I hope this isn’t a topic that has been discussed here before. I have been thinking lately about what it means to practice academic history. The recent post and comments about the new Emma Smith film, in correlation with my seemingly never-ending journey along the path of professionalization, have caused me to ask myself if the history undertaken by trained historians is any different than the study of the past by others. I hope that I am not constructing a straw man, but it seems that some people in the church have developed a sort of hostility toward those that focus their academic studies on Mormonism. My personal opinion about such hostilities is that they represent a reflection of how non-historians don’t really understand historians and their methods. This misunderstanding causes them to label such historians as threats. Thus, I thought I might embark on a few posts in the next few weeks trying to explain what it is that professional historians do, how that is different than what people were taught in high school, what analytical tools we bring into our research, and the relative strengths and weaknesses in academic history as a discipline. I then hope to start a conversation about how the tools of the historical craft affect the ways in which we do Mormon history. For me, this is an introspective but also expository exercise that I hope can foster discussion between those of us trained as historians and the rest of the world around us.My quest for today is to try and summarize the process which historians use to create academic histories. This explanation will be somewhat general, but I hope to encompass the essence of historical research and writing. Academically trained historians, like all those who write history, tell stories. Nevertheless, good academic historians take the story-telling to another level by incorporating argument and analysis into their narratives. We don’t just want to tell the story; we want to know what the story means and why it happened.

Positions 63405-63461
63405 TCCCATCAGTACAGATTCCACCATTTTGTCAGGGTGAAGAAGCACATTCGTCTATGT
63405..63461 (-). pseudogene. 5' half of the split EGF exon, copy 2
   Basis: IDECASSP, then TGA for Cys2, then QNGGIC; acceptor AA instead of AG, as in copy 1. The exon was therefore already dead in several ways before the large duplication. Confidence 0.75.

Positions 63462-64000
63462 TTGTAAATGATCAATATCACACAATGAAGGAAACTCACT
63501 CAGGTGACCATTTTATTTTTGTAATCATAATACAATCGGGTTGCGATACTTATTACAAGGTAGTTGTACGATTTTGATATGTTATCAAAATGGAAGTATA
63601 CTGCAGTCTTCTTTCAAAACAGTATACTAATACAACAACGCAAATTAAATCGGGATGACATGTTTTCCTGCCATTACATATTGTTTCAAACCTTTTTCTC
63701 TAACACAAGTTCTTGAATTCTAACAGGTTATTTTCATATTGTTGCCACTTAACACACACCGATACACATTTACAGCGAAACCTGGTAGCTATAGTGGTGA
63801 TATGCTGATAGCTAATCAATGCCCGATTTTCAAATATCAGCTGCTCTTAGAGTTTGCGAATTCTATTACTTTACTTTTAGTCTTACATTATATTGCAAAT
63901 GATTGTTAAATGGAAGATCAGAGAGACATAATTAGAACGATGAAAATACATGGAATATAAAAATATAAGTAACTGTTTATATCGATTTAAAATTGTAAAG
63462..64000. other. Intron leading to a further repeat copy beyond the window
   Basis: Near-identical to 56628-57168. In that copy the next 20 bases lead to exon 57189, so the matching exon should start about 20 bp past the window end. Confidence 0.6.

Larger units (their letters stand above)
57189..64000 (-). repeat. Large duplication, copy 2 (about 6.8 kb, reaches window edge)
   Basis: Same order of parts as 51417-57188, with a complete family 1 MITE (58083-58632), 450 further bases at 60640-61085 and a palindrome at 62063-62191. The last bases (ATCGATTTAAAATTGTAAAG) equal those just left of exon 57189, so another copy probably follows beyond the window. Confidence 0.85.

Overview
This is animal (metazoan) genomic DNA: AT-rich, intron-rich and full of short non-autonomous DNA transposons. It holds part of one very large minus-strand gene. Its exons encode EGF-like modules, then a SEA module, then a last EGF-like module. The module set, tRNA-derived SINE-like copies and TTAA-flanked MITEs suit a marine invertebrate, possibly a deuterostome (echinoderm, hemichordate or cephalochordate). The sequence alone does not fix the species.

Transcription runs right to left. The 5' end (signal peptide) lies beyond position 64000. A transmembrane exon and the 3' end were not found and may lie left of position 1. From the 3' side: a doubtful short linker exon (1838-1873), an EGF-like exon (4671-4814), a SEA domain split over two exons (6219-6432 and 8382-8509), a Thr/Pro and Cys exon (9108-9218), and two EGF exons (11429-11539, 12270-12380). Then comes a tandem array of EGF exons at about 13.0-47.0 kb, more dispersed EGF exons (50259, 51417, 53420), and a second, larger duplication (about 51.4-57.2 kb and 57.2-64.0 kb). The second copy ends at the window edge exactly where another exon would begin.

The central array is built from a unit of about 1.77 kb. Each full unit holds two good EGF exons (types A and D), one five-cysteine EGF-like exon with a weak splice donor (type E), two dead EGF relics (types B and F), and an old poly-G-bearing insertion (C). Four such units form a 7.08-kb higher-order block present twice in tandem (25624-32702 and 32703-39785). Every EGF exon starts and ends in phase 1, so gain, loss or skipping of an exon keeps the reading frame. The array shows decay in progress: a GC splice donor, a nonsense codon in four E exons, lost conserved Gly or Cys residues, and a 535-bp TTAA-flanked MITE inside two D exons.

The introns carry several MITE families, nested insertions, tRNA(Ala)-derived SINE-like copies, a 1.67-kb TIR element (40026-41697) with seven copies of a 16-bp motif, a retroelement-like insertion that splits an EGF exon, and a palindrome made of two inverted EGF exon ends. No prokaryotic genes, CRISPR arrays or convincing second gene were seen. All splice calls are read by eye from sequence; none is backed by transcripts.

We build these stories by drawing from two pools of information: our own research and the research of others. Personal research generally focuses on what historians call primary sources. A primary source is a piece of evidence produced first-hand by someone close to the specific historical event or phenomena to be studied. We put together stories by analyzing primary sources, comparing what they say to other pieces of evidence, and then by putting them into a logical organizational scheme whether it be a time line, series of causes and effects, or thematic snapshots. As we analyze sources, we take into account their provenance (how the source got into our hands) and who or what produced the source. We also try to understand the limits of a particular source -we want to know what these sources don’t tell us as well.
In the midst of examining these primary sources and putting together analysis, we also take into account what other historians have said about the same or similar evidence. We can never examine every relevant document or talk to every person who participated in a specific event, so we rely on the work of others to contextualize and enrich our own studies. If our particular reading of the evidence disagrees with something another historian has said, we try to show why the other interpretation was wrong, and what makes our interpretation better. Such reinterpretations occur because historians find new evidence, they look at different kinds of evidence, they have made incorrect assumptions, or they decide to tell the story from a different perspective.
Good historians also try to identify and acknowledge the intellectual baggage that they bring to the study of a particular subject. Objectivity is a myth, and the “Truth” (notice the capital T) will always be obscured by the human filters through which historical sources are produced and read. All of us have a particular world view that prejudices the ways that we understand the world. Yet the professional processes of history offer us tools to conscientiously try to put forth our best efforts and bring forth the best possible historical examinations
As for the academic study of Mormon history, I think there are a few aspects of the process of historical examination make it difficult for some Mormon audiences. First, academic history is complex and it does reject the concept of an absolute, knowable truth. It also looks at the human world as a closed-circuit-there is little room for Divine manifestation or intervention. Only documentable events can enter a narrative. Historians break down the myths of and authentic and static world-they demonstrate the infinite complexity of the human mosaic. I would love to hear anybody else’s thoughts on the historical craft and how it relates to Mormon history. Do you agree with my portrayal of academic history and historians? Is there a tension between academic history and Mormonism?